Gas station without pumps

2012 August 13

EKG blinky boards arrived

Filed under: Circuits course,Printed Circuit Boards — gasstationwithoutpumps @ 22:20
Tags: , , , ,

I ordered an EKG-blinky printed circuit board from OSH Park, on 2012 July 25, and it arrived today, 2012 Aug 13, a delivery time of 19 days, which is not bad for $12.15  for 3 boards (including shipping).  I didn’t even have to create Gerber files, as they accepted the Eagle .brd file directly.

OSH Park’s artistic rendering of the EKG blinky board.

Actual front of EKG blinky board, as delivered.

I’m a little disappointed by the sloppy drill-and-break technique they used for separating the boards, as it leaves rather ugly tabs. I can cut the tabs off with diagonal cutters, but there will still be rough edges left.

I’ll take pictures of all the components tomorrow, and try soldering up the board. If everything works, I’ll try releasing pages for the parts list and assembly. I probably won’t be making kits for this version as I’m already thinking of some revisions.

OSH Park’s artistic rendition of what the back of the board should look like.

Actual EKG blinky board back, as delivered.

I’m a bit worried that I crowded the layout on back here a bit too much for easy soldering. I’ll have to see how tricky the soldering really is.

Some of the revisions I’m considering include

  • A heart-shaped board with symmetric drill holes on the top to make a pendant.  This would require mounting the battery centered, to keep the center of gravity in the middle.  It would also probably double the cost, as the board houses charge for the bounding box.  (Rotating the heart 45° would probably minimize the bounding box, but there would still be more waste than on this board.)
  • Using two LEDs (just below the drill holes?).
  • Perhaps trying a 2-electrode, rather than 3-electrode, EKG (as described by Dobrev et al, the design I copied and cited in the post Medical Instrumentation Chapter 6).
  • Providing different connectors instead of screw terminals for the leads and maybe something other than header pins for the analog output.
  • Using shielded twisted-pair cable for connecting to the electrodes.  It looks like Cat6 STP or SSTP cables with stranded wires would be a fairly cheap choice.  I was thinking of using off-the-shelf CAT6 cables (with the standard RJ45 connectors on the end).  At each electrode I would have a small PC board with two RJ45 jacks and a 4mm snap connector wired to one of the 8 wires or the shield.  That way up to 9 electrodes (counting the ground electrode connected to the shield) could be daisy-chained together.  It’s a cute idea, though it would probably cost about $3/electrode for parts.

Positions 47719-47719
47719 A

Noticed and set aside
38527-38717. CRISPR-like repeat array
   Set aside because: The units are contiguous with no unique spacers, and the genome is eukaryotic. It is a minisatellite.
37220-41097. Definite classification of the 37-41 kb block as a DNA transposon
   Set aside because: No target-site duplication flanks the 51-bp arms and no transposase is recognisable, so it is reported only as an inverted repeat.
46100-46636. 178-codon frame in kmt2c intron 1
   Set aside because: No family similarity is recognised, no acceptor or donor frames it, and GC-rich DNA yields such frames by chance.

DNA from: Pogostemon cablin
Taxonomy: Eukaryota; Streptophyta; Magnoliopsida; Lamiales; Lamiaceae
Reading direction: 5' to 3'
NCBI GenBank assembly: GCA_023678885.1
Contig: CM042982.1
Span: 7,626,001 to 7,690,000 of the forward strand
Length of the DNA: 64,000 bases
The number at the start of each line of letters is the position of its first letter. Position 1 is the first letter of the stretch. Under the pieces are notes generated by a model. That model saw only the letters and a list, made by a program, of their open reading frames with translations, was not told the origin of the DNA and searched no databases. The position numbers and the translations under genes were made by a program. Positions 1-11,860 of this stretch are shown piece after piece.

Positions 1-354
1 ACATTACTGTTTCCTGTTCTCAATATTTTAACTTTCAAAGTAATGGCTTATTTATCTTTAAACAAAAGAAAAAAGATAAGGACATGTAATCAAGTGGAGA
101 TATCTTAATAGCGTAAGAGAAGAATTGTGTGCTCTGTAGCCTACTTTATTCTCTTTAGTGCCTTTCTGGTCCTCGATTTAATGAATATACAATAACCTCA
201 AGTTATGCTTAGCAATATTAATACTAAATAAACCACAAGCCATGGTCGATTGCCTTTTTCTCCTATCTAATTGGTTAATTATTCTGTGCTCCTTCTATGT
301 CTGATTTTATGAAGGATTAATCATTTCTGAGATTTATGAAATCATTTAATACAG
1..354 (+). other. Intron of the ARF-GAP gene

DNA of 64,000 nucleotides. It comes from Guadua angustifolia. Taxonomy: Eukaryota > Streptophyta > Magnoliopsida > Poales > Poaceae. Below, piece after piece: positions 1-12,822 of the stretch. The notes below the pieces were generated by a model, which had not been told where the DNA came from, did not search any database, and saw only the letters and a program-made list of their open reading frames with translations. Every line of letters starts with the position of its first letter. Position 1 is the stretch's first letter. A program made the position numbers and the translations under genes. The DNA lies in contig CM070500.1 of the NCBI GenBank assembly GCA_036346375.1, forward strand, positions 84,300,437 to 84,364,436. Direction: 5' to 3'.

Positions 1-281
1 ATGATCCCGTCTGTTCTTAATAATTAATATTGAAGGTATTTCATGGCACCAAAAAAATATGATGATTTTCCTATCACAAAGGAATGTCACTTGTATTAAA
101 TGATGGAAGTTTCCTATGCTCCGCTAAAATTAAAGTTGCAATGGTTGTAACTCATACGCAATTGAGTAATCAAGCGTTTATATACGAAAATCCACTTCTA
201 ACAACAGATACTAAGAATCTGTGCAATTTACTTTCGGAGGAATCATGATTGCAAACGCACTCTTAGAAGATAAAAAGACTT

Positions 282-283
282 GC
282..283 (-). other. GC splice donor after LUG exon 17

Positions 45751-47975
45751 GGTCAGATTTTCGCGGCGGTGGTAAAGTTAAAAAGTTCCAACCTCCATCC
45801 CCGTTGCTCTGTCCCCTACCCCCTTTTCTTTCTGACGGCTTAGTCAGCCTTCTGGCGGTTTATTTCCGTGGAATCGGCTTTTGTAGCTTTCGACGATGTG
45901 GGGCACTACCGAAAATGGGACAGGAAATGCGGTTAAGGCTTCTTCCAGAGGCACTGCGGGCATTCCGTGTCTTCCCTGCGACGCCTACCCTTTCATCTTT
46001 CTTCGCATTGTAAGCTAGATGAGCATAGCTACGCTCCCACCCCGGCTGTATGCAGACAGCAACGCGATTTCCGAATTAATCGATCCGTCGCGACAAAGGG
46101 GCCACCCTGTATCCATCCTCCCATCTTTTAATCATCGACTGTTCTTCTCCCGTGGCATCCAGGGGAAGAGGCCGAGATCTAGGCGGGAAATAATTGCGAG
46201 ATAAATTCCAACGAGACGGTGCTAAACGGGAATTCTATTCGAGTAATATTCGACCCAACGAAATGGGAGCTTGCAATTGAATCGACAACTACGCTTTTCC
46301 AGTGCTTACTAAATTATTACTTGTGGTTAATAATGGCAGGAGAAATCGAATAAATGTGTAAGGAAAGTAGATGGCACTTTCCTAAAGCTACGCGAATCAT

I’m not sure where I’ll find 4mm snap connectors that can be mounted on a PC board.  The snap size is a common one (all the ESD wrist straps use 4mm snaps, as well as most EKG electrodes), but most snap manufacturers seem to have proprietary size schemes which do not include any specs about the size of snaps, and all warn against mixing snaps from different manufacturers, as sizes are not standardized.  My best bet will probably be to go to a craft store that has snap sockets intended for setting in leather (so using posts rather than prongs), and find a socket that fits.  That may be hard to do, as they probably come in blister packs, which can’t be opened in the store for testing.

    One disadvantage of using cat6 cables and RJ45 connectors (other than the price) is that some idiot would undoubtedly try hooking it up to an ethernet port on a computer. It probably wouldn’t damage the computer, but I wouldn’t want to count on that.

3 Comments »

  1. […] EKG blinky boards arrived […]

    Pingback by Order and topics for labs « Gas station without pumps — 2012 August 16 @ 23:39 | Reply

  2. can i get your board and schematic files?

    Comment by Salman Sheikh — 2013 August 24 @ 02:15 | Reply

    • I was going to open-source the EKG blinky design, but I’d rather not release the current version, for 3 reasons:
      1) I found a bug in the design. See Blinky EKG hard to debug and Blinky EKG fixed.
      2) I’m planning to do a prettier layout that would make the Blinky EKG be wearable as jewelry.
      3) My class is required to design an EKG circuit as the final lab of the Applied Circuits class, and I’d rather not have them just copying this design—I don’t think this concern will stop me from open-sourcing the project, but the first two will delay me.

      Comment by gasstationwithoutpumps — 2013 August 24 @ 08:19 | Reply


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